Nicolo Zaniolo (Roma)
Many Roma fans were angered by the club’s decision to sell Radja Nainggolan to Inter last summer, but the deal is looking more and more disastrous for the Nerazzurri with each passing week. Not only has Nainggolan only played 10 Serie A games and looked a shadow of his former self in most of those, but Zaniolo – a makeweight in the deal taking the Belgian to San Siro – has been a revelation in the Italian capital.
Strong, quick and technically gifted, the 19-year-old’s driving runs through midfield have been a sight to behold this season. Likened to Steven Gerrard and Frank Lampard by former Inter coach Stefano Vecchi, Zaniolo will be out to show a European audience what he’s capable of against Porto.
Tanguy Ndombele (Lyon)
Lyon may not be the most consistent team on the continent, but they can produce some thrilling football on their day – as Manchester City and PSG have found to their cost already this season. Attackers Nabil Fekir, Memphis Depay and Bertrand Traore may get most of the headlines by virtue of their positions, but the midfield pairing of Houssem Aouar and Ndombele is arguably the strongest area of Bruno Genesio’s team.
A box-to-box midfielder who excels at both breaking up play and leading attacking transitions, Ndombele’s power and ball-carrying ability could cause real problems for a Barcelona side who have looked vulnerable to the counter-attack at times this season.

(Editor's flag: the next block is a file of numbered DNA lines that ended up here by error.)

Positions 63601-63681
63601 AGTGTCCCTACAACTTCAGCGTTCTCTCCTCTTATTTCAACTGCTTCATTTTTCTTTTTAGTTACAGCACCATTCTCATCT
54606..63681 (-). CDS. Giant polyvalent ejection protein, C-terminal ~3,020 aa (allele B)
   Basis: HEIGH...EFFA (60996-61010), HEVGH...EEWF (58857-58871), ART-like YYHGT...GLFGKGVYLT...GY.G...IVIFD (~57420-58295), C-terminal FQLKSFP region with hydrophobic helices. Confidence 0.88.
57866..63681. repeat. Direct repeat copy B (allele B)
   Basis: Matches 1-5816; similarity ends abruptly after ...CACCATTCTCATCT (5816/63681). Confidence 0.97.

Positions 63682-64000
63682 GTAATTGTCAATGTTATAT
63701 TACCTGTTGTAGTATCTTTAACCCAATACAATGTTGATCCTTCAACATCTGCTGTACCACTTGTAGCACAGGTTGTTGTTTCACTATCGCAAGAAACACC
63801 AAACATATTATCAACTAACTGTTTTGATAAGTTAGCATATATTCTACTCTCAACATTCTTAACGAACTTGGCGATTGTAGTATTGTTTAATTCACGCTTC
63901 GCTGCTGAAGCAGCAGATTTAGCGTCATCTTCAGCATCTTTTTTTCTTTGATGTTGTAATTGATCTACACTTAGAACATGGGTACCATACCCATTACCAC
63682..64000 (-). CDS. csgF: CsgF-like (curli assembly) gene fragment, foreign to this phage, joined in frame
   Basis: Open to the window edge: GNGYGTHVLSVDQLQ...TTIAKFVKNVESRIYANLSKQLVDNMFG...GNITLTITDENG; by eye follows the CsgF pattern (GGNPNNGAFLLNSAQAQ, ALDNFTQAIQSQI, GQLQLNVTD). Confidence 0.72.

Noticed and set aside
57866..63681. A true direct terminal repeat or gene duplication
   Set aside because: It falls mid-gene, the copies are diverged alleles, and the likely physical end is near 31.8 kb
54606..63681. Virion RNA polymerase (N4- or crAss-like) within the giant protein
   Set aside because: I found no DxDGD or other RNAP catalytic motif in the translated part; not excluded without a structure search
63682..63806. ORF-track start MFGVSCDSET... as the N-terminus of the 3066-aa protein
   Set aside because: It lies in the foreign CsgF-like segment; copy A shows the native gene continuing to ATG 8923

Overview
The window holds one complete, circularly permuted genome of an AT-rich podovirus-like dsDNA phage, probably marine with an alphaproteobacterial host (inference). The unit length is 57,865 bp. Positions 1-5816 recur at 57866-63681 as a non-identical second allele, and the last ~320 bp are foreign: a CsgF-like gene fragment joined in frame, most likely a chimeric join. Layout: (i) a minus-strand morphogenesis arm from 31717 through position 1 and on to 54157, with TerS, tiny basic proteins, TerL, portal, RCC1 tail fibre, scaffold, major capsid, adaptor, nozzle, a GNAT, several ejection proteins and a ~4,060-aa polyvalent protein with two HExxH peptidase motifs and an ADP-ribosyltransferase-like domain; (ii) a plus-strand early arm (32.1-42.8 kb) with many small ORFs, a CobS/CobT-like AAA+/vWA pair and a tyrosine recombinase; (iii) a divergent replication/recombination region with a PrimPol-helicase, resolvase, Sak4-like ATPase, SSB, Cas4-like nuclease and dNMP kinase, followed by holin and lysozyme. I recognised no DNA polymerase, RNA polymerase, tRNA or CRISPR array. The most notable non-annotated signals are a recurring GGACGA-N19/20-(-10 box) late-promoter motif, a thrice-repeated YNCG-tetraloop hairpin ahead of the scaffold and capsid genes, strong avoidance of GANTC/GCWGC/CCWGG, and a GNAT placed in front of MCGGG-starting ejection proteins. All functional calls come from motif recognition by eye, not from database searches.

Vinicius Junior (Real Madrid)
Madrid opted against signing a high-profile replacement for Cristiano Ronaldo last summer, a decision which looks like an error of judgment in hindsight. There are signs that Santi Solari’s side are beginning to find their feet, though – and that could spell bad news for last-16 opponents Ajax and the rest of this season’s knockout stage qualifiers.
Vinicius has only started 13 games for Madrid since his move from Flamengo, but the early signs are promising. The exhilarating Brazilian forward has been in fine form of late and will now be desperate to impress on the European stage having only featured twice in the group phase.
Jadon Sancho (Borussia Dortmund)
Sancho has been the breakout star of the European season so far, scoring seven goals and providing 10 assists in his first campaign as a regular starter at senior level. BVB are in a tremendous position in the Bundesliga and will make winning their first title since 2012 the priority, but a healthy seven-point lead back home should allow them enough wriggle room to give the Champions League a good go too.
Quick, skilful and impressively mature for a player so young, Sancho will fancy his chances up against either Ben Davies or Danny Rose at Wembley on Wednesday.
Lionel Messi (Barcelona)
It might not be the most left-field pick, but Messi is in the midst of another terrific individual season and it will be intriguing to witness his efforts to win a first Champions League crown since 2015. Barcelona’s meek exit at the hands of Roma last season was the third year in a row in which they failed to progress beyond the quarter-finals, but with Real Madrid and Bayern Munich having underperformed so far this term, the Catalans must fancy their chances of going all the way.
Needless to say, Messi will be integral to their challenge. The Argentinian has shown no signs of slowing down in recent months, but given that he’ll be 32 by the time the 2019/20 campaign begins, we should all relish the chance to watch him in action while he’s still at the peak of his powers.
Mattijs de Ligt (Ajax)